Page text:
It really is astonishing that despite all the PC lunacy, the wearing of the uniform of subordination by women is not regarded as it surely should be…an essential metaphor of disgraceful muslim misogyny in a land of sexual equality..

  • Kittie Creighton

    Thank you for a most amusing read. I was particularly taken by the many complaints of how the Left won’t let you do this or that. I might have been asleep for the past 5 years but haven’t the Tories been in power? Certainly not Labour! So this Left that is ruling you must be in your minds! The rest was a pleasing melange of cod psychology and contradictory statements which was a joy to read. Thank you to all who contributed.

    • Pioneer

      The left is PC.

  • Marcussmod

    The absurdity of PC would made great comedy for the Carry on Gang and Monty Python.

  • David Webb

    This echoes many points made in my article at http://thelibertarianalliance.com/2015/08/23/a-less-joyful-culture/ .

  • Alex Moss

    I guess we’ll all be conversing in newspeak soon enough.

  • magi83

    The problem is overstated. Most young people don’t think this way. In fact their biggest crime is collective apathy.

    That’s the real problem. The sane majority are so confused by the madness around them they just try to keep their heads down. It leaves positions of authority open to neurotics.

    • Frank Marker

      Turning and turning in the widening gyre
      The falcon cannot hear the falconer;
      Things fall apart; the centre cannot hold;
      Mere anarchy is loosed upon the world,
      The blood-dimmed tide is loosed, and everywhere
      The ceremony of innocence is drowned;
      The best lack all conviction, while the worst
      Are full of passionate intensity.
      Opening stanza of WB Yeat’s ‘Second Coming’

  • Adam Ramo

    A good war will teach these retards what “offend” and “violate” really mean when their arm is hanging off, or their whole family lay in a pool of blood. Its coming.

  • http://rantingoldgit.blogspot.co.uk/ Arthur Sparknottle

    I was appalled to read yesterday of ‘offence’ having been caused by the installation of water sprays at the Auschwitz visitors centre meant to make people more comfortable in hot, summer weather. Apparently, they were redolent of the showers in the nazi gas chambers…… Idiots. They were misting sprays to assist people in very hot weather.

  • doctorseraphicus

    This is all so potty I can’t help thinking it is made up. Please tell me it’s made up.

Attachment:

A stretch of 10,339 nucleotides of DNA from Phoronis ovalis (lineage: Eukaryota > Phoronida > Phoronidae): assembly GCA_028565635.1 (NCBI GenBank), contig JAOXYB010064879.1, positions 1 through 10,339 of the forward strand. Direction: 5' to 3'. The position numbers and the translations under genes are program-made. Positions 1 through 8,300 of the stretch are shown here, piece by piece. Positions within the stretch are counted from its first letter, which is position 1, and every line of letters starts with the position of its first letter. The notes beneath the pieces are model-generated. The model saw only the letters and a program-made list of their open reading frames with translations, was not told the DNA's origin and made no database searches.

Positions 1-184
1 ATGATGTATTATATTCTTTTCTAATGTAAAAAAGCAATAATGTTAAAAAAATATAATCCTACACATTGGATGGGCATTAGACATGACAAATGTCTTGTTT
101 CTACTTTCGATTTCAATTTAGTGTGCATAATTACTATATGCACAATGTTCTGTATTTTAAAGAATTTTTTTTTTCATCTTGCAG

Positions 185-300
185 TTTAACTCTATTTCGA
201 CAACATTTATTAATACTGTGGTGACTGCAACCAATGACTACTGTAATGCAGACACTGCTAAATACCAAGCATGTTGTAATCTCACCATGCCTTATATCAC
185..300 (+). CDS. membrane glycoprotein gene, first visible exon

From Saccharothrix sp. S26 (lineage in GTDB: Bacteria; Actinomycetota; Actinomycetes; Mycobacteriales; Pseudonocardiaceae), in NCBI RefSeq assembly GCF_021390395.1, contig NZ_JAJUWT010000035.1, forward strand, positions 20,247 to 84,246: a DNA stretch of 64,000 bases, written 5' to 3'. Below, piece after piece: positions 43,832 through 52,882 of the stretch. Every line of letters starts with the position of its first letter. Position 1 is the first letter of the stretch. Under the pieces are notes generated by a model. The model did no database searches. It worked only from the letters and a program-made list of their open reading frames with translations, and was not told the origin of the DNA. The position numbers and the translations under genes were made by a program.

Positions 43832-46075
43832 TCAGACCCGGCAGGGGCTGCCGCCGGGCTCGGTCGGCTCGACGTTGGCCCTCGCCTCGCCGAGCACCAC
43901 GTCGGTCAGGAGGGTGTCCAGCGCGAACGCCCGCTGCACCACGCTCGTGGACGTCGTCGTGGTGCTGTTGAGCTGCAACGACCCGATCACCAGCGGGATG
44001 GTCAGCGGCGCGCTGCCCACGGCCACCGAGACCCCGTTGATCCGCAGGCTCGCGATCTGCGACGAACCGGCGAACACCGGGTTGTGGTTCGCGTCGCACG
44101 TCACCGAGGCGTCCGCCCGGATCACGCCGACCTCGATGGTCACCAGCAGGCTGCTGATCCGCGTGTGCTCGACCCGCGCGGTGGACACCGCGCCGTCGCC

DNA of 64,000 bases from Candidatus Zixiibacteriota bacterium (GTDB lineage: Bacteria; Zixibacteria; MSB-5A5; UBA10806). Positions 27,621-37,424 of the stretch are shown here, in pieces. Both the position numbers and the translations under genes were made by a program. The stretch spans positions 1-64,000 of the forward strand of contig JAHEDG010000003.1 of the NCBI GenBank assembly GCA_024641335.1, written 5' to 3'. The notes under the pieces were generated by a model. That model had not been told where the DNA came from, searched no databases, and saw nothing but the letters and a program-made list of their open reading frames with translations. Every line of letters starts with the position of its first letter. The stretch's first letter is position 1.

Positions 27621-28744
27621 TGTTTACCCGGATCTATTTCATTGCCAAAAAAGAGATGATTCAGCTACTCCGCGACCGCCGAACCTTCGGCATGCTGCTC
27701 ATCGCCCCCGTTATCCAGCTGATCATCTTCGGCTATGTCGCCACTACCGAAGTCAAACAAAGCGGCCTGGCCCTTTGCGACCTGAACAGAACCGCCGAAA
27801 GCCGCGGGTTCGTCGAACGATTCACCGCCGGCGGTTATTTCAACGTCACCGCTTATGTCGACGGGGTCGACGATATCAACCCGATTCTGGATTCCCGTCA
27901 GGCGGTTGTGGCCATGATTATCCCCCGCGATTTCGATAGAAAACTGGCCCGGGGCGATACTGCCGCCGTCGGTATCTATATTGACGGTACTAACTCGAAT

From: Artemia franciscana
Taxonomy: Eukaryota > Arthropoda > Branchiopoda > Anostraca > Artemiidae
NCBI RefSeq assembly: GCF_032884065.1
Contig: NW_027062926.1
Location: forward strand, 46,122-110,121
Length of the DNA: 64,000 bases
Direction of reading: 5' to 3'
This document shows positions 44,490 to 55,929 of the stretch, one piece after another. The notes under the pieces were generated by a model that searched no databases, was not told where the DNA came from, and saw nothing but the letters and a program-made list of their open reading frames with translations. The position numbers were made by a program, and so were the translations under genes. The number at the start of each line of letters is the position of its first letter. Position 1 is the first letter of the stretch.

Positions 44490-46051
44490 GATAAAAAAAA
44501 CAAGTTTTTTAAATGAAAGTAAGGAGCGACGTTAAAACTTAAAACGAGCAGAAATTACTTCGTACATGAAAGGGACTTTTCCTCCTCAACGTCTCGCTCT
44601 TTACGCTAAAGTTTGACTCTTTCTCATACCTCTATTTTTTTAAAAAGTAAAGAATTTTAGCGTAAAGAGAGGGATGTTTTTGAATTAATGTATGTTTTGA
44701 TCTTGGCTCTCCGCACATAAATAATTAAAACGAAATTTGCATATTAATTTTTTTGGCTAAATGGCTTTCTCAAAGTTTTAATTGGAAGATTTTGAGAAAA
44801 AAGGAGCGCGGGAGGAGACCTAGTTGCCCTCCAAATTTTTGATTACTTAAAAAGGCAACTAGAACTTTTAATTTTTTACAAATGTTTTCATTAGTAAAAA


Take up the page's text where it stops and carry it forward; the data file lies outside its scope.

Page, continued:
• Old Fox

    Dear Mary – there seems to be some PC gremlin blocking this comment of mine on another thread, so I thought I’d post it here. I concerns migration, but contains nothing libellous or defamatory or obscene.
    There’s a lot of sound sense in this article. It needs to be brought out firstly that many of the people batteringon Europe’s doorways are migrants, not refugees and secondly that many who are refugees have places of safety in Syria’s immediate vicinity.
    The Beeb is so oblivious to these points that it actually followed an unusually photogenicyoung woman across Europe to Sweden – quietly cheering her on – having told us that her family remained in Turkey! Turkey? Well why the hell couldn’t she – eh?
    And when will the bleeding hearts get it into their softening heads that
    behind the photogenic Syrian lady, a horde of migrants is poised which would
    make the current crisis – fearful enough – look like very small beer? And that
    doesn’t even touch on the risk from terrorists. Isabel Hardman, in an article
    above, suggests that the public will be affected by the Beeb’s propaganda. No
    we won’t; we are inured to it. We are well aware of the manipulations and
    sleights of hand which appear in its reportage. ITV tonight at least carried
    the warning of a government spokesman from Hungary – that his country is
    attempting, in Europe’s name, to stem a massive flow of migration which could
    sink us. None of that from the BBC, of course, but even the ITV reporter had to
    chip in with some “corrective” information of his own. Our media
    class is in the grip of a truly malign and self-destructive ideology. But
    Germany? Germany is as blind in its ideological anti-nationalism as it was once
    blind the other way. That country NEVER gets it right.

  • Hamburger

    Strangely enough even the most innocent of events can produce a trigger, which makes the whole exercise pointless. Just think of our old friend Proust, although his trigger’s result was benign, if long winded.

  • Hashid Al

    Islam is not a race its a religion of piece if Islam was a race then why do non Arab people convert to islam you cant convert to a #race